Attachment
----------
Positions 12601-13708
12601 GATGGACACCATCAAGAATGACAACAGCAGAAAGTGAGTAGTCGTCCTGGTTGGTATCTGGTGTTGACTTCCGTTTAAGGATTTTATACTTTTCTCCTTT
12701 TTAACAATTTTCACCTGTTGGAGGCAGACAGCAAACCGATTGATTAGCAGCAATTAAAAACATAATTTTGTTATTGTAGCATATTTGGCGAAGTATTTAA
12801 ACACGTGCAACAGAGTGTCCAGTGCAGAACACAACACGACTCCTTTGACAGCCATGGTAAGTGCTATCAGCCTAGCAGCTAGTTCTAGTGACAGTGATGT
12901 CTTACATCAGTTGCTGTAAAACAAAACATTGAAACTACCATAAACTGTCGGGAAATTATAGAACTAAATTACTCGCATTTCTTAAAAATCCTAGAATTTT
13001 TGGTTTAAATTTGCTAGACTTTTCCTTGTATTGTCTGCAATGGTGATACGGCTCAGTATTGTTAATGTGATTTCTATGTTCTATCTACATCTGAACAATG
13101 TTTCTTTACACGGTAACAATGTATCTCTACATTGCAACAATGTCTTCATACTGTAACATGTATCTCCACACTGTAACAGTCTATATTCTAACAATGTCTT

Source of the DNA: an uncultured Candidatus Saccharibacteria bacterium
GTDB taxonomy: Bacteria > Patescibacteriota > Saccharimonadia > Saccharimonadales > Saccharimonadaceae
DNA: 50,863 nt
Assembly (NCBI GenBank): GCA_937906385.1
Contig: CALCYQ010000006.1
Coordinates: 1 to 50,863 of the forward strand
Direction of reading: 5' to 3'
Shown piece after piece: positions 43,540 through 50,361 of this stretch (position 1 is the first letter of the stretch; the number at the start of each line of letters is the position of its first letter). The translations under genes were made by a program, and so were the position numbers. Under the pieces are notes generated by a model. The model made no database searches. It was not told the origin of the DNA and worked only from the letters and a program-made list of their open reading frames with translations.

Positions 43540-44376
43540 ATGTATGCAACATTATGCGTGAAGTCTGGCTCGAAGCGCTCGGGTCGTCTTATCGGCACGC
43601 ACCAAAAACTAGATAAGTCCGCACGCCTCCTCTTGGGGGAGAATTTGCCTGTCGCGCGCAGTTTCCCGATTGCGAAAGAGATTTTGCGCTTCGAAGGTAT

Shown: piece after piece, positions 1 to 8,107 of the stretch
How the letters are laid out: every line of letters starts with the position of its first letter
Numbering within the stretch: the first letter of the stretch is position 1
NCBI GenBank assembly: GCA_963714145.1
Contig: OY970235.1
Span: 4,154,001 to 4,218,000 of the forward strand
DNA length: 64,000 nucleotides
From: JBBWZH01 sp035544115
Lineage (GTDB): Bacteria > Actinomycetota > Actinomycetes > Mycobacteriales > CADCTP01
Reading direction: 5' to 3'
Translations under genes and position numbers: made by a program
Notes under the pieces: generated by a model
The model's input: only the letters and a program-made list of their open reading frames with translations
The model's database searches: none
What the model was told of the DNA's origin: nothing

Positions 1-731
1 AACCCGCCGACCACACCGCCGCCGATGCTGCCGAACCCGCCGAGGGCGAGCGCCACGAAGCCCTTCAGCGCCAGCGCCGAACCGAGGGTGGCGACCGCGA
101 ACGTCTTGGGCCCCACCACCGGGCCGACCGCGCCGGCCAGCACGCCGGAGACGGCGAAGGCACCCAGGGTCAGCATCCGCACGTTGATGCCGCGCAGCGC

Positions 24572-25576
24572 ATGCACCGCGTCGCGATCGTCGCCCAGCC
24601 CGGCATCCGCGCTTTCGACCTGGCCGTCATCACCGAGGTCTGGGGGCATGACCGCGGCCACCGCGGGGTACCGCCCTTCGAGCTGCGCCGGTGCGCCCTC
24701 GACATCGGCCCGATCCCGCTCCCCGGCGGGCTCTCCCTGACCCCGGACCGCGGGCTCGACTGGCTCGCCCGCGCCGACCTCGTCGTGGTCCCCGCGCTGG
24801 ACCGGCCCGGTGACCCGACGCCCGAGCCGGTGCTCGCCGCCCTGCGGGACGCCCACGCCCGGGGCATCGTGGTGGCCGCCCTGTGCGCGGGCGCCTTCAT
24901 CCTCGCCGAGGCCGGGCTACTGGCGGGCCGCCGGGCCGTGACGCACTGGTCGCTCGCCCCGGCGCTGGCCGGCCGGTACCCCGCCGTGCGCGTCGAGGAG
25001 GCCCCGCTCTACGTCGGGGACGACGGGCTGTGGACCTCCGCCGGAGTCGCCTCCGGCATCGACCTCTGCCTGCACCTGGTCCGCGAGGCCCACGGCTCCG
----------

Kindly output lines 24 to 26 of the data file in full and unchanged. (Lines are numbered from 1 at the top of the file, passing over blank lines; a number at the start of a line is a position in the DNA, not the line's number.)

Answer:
Span: 4,154,001 to 4,218,000 of the forward strand
DNA length: 64,000 nucleotides
From: JBBWZH01 sp035544115